FIG. 4 illustrates a typical electrical circuit arrangement utilized in operating the display device 10. It should be noted that it is not necessary for the electrical circuit arrangement to correspond to the physical arrangement shown in FIG. 1, since the thermal elements 17, 30, 31 N can be connected and controlled in any manner desired. The illustrated circuit arrangement is designed to drive a display of N" characters. It will be understood that the characters may represent alphabetic, numeric, or alphanumeric characters, dependent upon the selected thermal elements. In the illustrated embodiment, each character has a maximum of 15 associated thermal elements 17al70, 3011-300, 3la-31o, Na-N0. The thermal elements of each character are electrically paralleled with respect to each other. Corresponding thermal elements of each character are in parallel with each other; e.g., the thermal elements 17a, 30a, 31a, Na are all connected in parallel. For purposes of simplicity and brevity, only the operation of the character labeled one" in FIG. 4 will be discussed. The character one is composed of 15 thermal elements 17a-170 arranged in three columns (FIG. 1). The electrical connections can be better understood by referring to FIG. 4. The thermal element 17a is connected to the emitter of an element select driver 27a, which may be a transistor. The collector of the driver 27a is connected to a positive voltage source (+V), and the base is connected to a control device 35, which may be a conventional digital computer or other suitable output or encoding device. The other end of the thermal element 170 is connected to the anode of a diode 36a, for the prevention of any sneak paths. The cathode of the diode 36a is connected to the anode of a character select driver 26, represented by a silicon controlled rectifier. The gate of the character driver 26 is connected to the control device 35, and the cathode of said driver is grounded. The remaining thermal elements of character one and of the other characters of the display 10 are similarly connected.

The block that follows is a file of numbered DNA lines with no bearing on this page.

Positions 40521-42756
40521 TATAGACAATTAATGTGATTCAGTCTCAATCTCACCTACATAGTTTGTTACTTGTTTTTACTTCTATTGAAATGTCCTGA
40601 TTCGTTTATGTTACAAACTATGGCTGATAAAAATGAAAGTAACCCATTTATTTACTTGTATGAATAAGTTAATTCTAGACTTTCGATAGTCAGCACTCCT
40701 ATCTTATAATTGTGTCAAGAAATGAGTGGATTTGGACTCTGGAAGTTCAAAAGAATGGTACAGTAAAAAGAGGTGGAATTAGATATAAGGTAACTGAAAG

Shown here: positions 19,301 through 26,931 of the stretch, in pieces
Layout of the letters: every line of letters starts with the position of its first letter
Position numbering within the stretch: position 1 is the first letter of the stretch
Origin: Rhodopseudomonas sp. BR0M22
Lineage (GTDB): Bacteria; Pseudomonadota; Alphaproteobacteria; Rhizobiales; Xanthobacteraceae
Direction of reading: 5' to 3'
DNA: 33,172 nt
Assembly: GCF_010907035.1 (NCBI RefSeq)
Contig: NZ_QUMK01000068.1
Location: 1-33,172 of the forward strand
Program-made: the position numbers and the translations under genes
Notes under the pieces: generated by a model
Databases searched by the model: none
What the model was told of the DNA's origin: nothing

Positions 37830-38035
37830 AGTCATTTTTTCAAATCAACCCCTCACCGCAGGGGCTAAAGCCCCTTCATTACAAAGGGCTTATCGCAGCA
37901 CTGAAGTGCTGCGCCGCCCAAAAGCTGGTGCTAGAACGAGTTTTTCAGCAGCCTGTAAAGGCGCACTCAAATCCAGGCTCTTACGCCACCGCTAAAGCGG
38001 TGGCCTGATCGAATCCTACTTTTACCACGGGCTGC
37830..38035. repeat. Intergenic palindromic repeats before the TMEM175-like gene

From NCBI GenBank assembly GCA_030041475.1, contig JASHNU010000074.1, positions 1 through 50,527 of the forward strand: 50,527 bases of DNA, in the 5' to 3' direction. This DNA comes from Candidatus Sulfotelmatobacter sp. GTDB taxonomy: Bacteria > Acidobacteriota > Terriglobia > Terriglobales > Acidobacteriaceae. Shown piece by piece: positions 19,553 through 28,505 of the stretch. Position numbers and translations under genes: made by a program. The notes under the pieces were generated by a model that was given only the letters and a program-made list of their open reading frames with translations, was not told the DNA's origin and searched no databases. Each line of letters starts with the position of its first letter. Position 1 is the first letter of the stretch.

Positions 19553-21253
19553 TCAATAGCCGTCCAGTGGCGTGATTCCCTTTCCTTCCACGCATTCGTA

The field electrode 23 is connected to a load resistor 39 and to the collector of a transistor 28 at the junction 38. The other end of the resistor 39 is connected to a negative voltage (-V) source 40. The field electrode 20 is connected to the grounded emitter of the transistor 28, and the base of the transistor 28 is connected to the control device 35.